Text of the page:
That is not the Western Wall crisis – that is a crisis of Jewish identity
From the news media:
Instead of the promised visible and permanent pluralistic prayer pavilion under their control at Jerusalem’s Western Wall — passed as a government decision in January 2016 — non-Orthodox Jewry is again to be shunted to second-class prayer status on a slim platform in the corner of an archaeological park creating a Western Wall crisis.
However, that is not a Western Wall crisis – it is much worse, it is a crisis of Jewish identity. This crisis relates to the Jewish identity in the following way.
The Jews are identified collectively and individually but the Western wall is a place where God identifies a Jew (or a Christian) individually
Leaders of Reform and Conservative Jewry should know and no doubt, they know that the Western Wall is place for individuals spiritually connecting themselves with God. All individuals are welcome, and they may be orthodox, non-orthodox and atheist Jews or even non-Jews. Nothing what might be a distraction for individuals trying to connect themselves to God is welcome. Collective events and presence of the opposite sex are natural distractions.
The individual mono-sexual Jewish prayers at the Western Wall are part of the Jewish identity. However, the leaders of Reform and Conservative Jewry demand precisely the collective prayers with both sexes present – that is their political identity, not the Jewish identity.
The identity of Israeli Jews is different from the identity of American Jews and it is frequently misunderstood
It looks like leaders of Reform and Conservative Jewry have a vision of Israel as a Little America with the Western Wall. As an American globalist-kind political vision, it might be a good one but it is wrong from the viewpoint of Jewish identity. The Torah-guided Jewish identity should differentiate between the Jewish ways of life in the Promised Land, the State of Israel, and in the “diaspora”.
In the State of Israel, where the Jews are governing majority, it is up to them to tailor the Torah guidance to their multiple visions of fair and honest society – from ultra-orthodox to atheistic.
In the USA, where the Christianity-minded people are governing majority, the Jewish spiritual obligation is to support the Christian understanding of the Torah-guided fair and honest society – not to fight against it as is often observed, assuming that the Christian understanding is in the framework of commonly acknowledged Judeo-Christian Torah-based morality.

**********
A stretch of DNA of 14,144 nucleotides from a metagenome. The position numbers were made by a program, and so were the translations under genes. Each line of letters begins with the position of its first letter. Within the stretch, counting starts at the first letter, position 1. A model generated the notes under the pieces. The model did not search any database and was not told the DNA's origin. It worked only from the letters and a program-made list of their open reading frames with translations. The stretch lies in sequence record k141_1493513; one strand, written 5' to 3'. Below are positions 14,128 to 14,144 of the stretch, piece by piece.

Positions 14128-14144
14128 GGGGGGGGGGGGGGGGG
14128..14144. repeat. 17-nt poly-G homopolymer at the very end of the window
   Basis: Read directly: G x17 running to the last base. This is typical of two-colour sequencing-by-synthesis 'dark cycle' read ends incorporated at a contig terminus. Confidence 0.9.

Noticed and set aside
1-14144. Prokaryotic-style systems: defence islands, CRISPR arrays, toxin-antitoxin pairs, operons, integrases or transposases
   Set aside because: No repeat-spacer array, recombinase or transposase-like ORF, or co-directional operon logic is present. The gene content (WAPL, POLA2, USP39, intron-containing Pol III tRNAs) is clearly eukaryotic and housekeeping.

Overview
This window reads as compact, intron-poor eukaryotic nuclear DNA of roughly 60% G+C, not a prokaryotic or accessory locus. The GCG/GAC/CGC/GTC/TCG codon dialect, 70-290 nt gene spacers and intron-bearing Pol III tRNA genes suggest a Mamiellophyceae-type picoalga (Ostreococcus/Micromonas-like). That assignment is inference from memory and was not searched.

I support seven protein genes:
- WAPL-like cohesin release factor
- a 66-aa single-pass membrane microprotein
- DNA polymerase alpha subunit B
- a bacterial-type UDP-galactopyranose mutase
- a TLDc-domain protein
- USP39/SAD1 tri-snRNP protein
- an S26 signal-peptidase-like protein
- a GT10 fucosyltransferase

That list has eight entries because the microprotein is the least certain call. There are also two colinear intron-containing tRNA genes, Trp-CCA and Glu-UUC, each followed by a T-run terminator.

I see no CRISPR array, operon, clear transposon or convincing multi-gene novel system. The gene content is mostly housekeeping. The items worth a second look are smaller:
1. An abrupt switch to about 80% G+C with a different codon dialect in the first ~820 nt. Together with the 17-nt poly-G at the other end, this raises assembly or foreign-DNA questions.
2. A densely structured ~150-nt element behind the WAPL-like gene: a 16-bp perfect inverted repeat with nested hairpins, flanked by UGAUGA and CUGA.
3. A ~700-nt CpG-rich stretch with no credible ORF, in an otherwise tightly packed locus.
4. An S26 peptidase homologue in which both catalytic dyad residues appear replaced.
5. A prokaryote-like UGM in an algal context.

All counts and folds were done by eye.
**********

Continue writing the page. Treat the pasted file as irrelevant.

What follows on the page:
The Israeli citizenship and the Jewish identity are two different things
A dangerous cold civil war currently in play in the USA is a result of neglecting the difference between US citizenship and US identity.
The US identity was defined by the Declaration of Independence. This document explicitly states that the God revealed in nature is the giver of a moral law between peoples. This document gives God the ultimate moral authority making the deity the clear source of morality. This Judeo-Christian morality was given by God in the Torah on Mount Sinai and tailored for the Christians in the New Testament.
At the beginning, when the US immigrants were receiving US citizenship, it was understood they were going to have their public social and political life in agreement with the Judeo-Christian morality of the country.
For the last half-century, the US citizenship has been disconnected – step-by-step – from the US “inauguration” Judeo-Christian identity. Nowadays the US immigration policy is based on many different things such as social justice, human rights, fighting inequality, religious persecution, LGBT status … but not on the honest desire to follow the Judeo-Christian morality. The result: a dangerous cold civil war currently in play in the USA. Something similar is going on in Europe as well.
Israel is not immune from this destructive political process. That is why Israeli government has to provide Israeli citizenship only to those Jews and non-Jews who agree to live along the lines of Israeli Jewish morality – to be defined with participation of Orthodox community but not exclusively by it.